What follows it the post I wrote on May 22nd. Most of the points still stand so I have no qualms about dusting it off and finally publishing.

Your thoughts and comments, as always, are welcome.

Enjoy.

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Hero Quest was one of my favourite board games when i was a kid. Yeah you had your Monopoly and your Cluedo, but when it came to getting your Wizard on (and if D&D was too complicated) then Hero Quest was the way to go…

Last night folks, I attended the launch party for Quest TV.

With previews of programs such as Heli-loggers, Rescue Me and the old school Mission Impossible, the whole package was delivered in a jaunty, rather tongue-in-cheek but seriously amusing way.

However, because of the trek down to London from my office in Marlow however, I was late and arrived just as they were showing the channel’s idents. These I thought were quite clever and the scope to expand on them is definitely there, but we’ll come back to this one later.

As the evening went on I was introduced to a couple of representatives from Discovery – the television company behind Quest TV, and we spoke about how/why the social media outreach had been done specifically for this Quest TV’s launch. Aside from the low-cost aspect (and subsequent potential ROI), they insisted it was mainly stemmed from their desire to try something different.

A courageous move for sure and one that should be applauded. What with there being no real case studies to point to (regarding successes/failures with new ‘old media’ channel launches), they have carte blanche to pretty much do as they please. New TV Channels are a rarity here in the UK, so it’ll be interesting to see how they move this forward; it was noted at the time that the worst thing they could possibly do right now, would be to reach out… and then walk away.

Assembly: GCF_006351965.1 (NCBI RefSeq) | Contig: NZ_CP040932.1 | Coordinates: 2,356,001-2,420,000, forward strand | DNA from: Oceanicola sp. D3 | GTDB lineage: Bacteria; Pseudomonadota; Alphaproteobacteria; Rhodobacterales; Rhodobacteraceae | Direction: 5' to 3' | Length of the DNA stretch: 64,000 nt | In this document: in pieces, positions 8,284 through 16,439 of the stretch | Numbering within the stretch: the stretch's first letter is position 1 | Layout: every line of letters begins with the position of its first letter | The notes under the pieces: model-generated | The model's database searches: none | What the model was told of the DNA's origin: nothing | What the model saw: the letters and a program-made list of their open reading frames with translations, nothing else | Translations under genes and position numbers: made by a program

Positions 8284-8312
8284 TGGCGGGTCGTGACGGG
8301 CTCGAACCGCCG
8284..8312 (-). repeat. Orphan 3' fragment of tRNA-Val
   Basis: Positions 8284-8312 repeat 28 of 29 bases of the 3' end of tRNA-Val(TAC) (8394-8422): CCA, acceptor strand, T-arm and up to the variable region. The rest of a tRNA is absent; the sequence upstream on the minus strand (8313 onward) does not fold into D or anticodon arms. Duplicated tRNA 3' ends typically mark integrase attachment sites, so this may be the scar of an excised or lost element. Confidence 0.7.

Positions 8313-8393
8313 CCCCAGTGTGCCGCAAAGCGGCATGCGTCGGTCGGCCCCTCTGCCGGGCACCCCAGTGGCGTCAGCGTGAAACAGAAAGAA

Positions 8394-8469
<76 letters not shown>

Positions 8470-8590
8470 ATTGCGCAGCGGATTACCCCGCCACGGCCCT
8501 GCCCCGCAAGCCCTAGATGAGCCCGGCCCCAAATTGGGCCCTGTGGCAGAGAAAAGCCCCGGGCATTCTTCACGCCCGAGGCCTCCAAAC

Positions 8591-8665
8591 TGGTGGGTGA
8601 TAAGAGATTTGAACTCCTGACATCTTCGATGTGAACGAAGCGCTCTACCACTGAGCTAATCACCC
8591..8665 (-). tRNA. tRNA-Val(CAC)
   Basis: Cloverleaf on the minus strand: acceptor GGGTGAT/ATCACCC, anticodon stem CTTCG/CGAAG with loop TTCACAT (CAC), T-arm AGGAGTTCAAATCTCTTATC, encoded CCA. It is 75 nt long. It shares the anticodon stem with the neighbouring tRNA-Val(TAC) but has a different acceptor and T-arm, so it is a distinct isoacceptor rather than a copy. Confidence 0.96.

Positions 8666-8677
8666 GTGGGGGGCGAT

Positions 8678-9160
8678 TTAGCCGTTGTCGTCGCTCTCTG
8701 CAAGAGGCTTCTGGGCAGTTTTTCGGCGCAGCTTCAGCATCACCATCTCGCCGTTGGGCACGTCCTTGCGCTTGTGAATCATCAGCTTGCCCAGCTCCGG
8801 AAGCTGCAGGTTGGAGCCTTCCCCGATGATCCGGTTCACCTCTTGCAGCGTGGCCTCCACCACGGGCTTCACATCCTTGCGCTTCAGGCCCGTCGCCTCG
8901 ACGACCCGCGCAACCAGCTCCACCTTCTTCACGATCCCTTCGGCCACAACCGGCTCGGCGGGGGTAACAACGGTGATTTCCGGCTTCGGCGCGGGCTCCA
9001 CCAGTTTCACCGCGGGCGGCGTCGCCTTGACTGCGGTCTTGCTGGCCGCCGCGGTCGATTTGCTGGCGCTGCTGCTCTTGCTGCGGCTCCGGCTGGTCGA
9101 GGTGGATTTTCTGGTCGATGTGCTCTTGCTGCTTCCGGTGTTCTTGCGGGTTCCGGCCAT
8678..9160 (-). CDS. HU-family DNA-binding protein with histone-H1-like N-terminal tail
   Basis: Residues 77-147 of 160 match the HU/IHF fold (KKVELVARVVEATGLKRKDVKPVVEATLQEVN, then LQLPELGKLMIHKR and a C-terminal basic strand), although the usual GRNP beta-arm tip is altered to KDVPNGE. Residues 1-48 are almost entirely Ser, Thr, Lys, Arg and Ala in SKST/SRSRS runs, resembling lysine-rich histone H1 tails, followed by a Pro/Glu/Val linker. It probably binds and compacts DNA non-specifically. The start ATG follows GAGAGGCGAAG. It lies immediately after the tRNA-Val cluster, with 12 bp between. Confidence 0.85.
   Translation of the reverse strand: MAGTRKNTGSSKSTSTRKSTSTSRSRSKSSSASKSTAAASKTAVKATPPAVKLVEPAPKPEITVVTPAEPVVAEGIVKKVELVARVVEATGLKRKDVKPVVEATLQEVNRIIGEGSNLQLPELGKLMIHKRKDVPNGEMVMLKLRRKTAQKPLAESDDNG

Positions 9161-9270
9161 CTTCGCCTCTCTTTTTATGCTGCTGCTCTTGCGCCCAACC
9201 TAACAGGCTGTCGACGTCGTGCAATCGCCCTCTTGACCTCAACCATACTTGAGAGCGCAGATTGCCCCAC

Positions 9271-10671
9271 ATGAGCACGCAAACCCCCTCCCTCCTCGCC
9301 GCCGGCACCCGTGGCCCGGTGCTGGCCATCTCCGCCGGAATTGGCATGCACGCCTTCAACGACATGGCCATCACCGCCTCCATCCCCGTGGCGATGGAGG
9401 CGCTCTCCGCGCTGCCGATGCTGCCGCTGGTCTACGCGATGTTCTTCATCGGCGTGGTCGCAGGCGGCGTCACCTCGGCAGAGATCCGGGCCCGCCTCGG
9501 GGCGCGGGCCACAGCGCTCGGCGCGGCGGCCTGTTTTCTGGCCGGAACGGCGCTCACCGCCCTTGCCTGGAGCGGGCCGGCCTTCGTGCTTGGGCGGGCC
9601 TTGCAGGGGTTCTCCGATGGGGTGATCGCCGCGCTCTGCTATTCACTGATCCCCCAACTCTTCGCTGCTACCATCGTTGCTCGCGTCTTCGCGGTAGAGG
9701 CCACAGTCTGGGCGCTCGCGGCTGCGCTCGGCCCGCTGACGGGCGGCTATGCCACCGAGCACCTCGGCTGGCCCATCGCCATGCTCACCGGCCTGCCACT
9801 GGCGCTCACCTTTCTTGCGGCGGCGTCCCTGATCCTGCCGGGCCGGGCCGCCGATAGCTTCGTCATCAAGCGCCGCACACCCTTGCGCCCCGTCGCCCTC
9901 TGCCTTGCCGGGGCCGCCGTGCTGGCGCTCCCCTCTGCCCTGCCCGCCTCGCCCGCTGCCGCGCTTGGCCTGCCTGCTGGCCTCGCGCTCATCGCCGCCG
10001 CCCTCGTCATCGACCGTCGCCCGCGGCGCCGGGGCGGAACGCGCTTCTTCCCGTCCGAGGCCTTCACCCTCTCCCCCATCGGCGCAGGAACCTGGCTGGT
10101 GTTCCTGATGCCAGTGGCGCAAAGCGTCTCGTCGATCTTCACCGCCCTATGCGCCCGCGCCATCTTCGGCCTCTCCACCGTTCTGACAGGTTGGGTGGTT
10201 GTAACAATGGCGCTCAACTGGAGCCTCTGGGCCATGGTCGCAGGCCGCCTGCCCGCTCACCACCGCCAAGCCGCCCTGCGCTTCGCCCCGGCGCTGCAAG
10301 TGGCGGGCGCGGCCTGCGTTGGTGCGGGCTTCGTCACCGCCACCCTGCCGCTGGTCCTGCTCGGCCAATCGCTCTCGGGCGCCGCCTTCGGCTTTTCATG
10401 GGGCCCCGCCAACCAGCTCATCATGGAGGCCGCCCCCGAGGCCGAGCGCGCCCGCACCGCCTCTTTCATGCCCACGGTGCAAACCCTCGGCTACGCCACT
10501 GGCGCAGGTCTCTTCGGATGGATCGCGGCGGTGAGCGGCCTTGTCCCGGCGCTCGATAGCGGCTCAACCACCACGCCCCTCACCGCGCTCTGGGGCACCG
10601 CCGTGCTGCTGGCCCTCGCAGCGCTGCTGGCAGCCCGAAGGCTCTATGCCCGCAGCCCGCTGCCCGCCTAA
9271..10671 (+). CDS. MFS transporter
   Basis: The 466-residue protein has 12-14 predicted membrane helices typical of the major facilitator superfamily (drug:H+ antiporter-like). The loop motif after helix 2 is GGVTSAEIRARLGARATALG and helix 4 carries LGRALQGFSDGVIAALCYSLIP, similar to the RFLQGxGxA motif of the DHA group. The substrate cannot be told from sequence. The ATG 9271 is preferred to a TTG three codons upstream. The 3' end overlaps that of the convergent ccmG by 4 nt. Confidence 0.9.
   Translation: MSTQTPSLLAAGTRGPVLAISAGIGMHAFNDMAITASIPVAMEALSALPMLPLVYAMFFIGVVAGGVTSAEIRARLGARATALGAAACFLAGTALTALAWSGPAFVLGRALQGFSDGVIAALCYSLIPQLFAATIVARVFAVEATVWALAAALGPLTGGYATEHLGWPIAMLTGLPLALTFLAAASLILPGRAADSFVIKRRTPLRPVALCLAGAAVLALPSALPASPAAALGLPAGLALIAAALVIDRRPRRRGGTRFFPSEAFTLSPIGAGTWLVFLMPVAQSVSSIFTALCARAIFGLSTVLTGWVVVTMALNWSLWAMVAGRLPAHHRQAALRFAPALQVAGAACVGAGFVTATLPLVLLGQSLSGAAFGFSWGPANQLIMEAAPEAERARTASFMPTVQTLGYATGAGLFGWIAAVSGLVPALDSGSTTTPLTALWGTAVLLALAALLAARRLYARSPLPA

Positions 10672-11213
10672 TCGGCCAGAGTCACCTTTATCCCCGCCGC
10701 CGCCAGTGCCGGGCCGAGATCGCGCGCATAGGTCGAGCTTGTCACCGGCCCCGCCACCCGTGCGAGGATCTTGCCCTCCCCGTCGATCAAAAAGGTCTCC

Social media isn’t a channel, it’s the nonsense term applied to all things conversational and online, (these days I’ve taken to calling it ‘the web’), however – sticking to that principal – the web isn’t just another channel either. It opens up a world of interactivity and engagement which has never been seen before, especially in the world of ‘old/traditional’ media.

The idents that I touched upon earlier, are a great example of how the web could be used to further their brand.

Here’s a selection of the ones they had on show last night:

Not bad at all.

I can totally see an online campaign which involves viewers at home producing their own Quest TV idents. The ones shown above are short, fun and relatively easy to make. Why not further the conversation by reaching out to your own ‘users’ to help build the Quest TV brand?

Or, maybe ask viewers if they are on some kind of quest themselves. I’m reminded of the Britglyph project which famously had a mad Scotsman take part by placing his own rock in the rain in the middle of the night.
Hilarious, but awesome.

If that was online, what kind of scope do we have with TV?

Like I said the channel launches tomorrow and it seems Quest have already dipped their toes in, let’s see if they’re ready for a swim.

When does Batman sleep? – Part 2

This has been a long time coming…

A few months ago I posted Part One to discuss this question and its relation to the ‘always on’ generation that we seem to live in today. If like many others who find themselves working in this field, you are expected to be on call at every hour of the day…

Well no, let’s stop right there. Is it actually expected?

Or is it the case that you simply feel obliged?
You assume that that the expectation in there, when in fact it isn’t.

See?

I have written at length about the importance of humanity being at the heart of everything you do. The onus being placed on the term ‘being human‘ throughout my work is on purpose people.
The question asked above is not about the duality of Batman’s psyche, moreover about his pig-headedness about asking for help and his lack of self-forgiveness when he gets it wrong.

He is after all only human.
As are we all.

When things got tough the Bat brought in Robin and then soon after that, the Justice League. His skills, unique and awesome on their own, work considerably better when placed into a team of similar, like minded people (sharing an equal goal).

The point is, that developer guy that I mentioned?
He who I quoted way back when:

Sometimes, I find myself stuck in front of the laptop at like 10pm on a Sunday night. The kids are in bed, the wife isn’t far behind and there I am answering customer care questions over Twitter with some guy in Geneva! This isn’t my day job. I’m a developer. My question to you is Sir; when does Batman sleep?